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Do Patients with Atopic Dermatitis Have Increased Skin Absorption With Topical Medications?

Atopic dermatitis is known to cause abnormalities in the way skin absorbs outside elements. What is interesting is that this impaired skin barrier occurs in both lesional and nonlesional skin. This raises potential risks to chemical emollients, and may lead to an elevated risk for developing skin reactions to penetrating chemicals, and increased risk of systemic chemical exposure.

In past studies a higher risk of allergic contact dermatitis to topical corticosteroids (TCSs), preservatives, surfactants and metals has been observed in patients with AD. A recent systematic review of studies evaluated skin absorption of molecules in patients with AD and sought to increase understanding of this understudied area of dermatology. The review included 40 articles where a direct measure of skin absorption was provided and where measurements had been conducted in AD skin or animal skin that had been induced to develop AD-like skin disease. Then the authors identified the molecular weight (MW) and octanol–water partition coefficient (log Kow) of skin penetrants identified in the articles by searching the chemical databases of PubChem25 and the U.S. Environmental Protection Agency.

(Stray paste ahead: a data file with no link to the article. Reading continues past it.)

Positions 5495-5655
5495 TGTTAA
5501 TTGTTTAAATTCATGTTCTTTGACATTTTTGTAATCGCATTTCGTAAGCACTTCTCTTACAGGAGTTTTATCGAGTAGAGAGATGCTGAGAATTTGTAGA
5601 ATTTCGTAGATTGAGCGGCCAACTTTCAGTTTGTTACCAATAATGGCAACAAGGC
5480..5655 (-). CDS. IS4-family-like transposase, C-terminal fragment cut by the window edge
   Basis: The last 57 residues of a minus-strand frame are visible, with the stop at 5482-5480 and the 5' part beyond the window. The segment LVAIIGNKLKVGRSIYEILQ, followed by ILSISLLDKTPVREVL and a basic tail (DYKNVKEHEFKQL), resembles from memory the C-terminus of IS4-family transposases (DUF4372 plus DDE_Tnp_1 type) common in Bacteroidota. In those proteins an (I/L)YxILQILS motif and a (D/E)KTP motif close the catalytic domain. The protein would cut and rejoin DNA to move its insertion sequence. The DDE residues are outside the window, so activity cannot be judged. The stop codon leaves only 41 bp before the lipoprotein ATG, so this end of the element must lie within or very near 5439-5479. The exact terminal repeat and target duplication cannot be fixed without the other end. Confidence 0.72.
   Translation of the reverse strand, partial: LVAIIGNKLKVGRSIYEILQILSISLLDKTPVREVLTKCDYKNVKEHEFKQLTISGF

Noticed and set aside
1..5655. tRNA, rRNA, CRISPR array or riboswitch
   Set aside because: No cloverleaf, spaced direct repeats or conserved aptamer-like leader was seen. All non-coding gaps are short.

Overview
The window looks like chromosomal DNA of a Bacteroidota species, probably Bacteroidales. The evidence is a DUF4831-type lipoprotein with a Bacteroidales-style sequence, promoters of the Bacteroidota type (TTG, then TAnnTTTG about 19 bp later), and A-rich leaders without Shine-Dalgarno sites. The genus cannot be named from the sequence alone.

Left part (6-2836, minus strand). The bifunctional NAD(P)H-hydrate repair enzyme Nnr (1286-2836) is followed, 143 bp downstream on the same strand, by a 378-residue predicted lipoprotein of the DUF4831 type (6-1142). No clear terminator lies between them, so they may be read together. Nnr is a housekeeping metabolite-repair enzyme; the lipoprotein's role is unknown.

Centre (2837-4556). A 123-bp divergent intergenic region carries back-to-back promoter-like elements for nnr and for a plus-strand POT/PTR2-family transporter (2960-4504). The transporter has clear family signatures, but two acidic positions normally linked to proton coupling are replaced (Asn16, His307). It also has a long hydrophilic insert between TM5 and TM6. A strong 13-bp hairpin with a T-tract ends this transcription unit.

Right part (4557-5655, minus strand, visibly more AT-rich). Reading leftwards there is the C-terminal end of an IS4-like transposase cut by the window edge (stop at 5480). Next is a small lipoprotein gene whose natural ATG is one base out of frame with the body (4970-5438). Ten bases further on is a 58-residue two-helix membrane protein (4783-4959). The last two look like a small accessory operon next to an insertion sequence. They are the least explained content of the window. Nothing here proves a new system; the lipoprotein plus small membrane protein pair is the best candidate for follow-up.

The review showed that indeed, skin absorption is increased through AD skin compared with control skin. Based on the limited amount of data, skin absorption in AD skin vs. control skin might be more than doubled. Therefore, exposure to chemicals found in topical products is also increased in patients with AD as part of their treatment regimen.

The authors conclude that there is a need for additional epidemiological studies that examine the possible burden of these chemicals. However, based on their review they state that clinicians should be mindful and minimize their use of products that contain potent contact allergens and endocrine-disrupting chemicals in their patients with AD.


Byline: Martha L. Sikes, MS, RPh, PA-C

Posted: August 21, 2017

Source: Wiley Online Library
Adapted from the original article.

[Image: Shutterstock]

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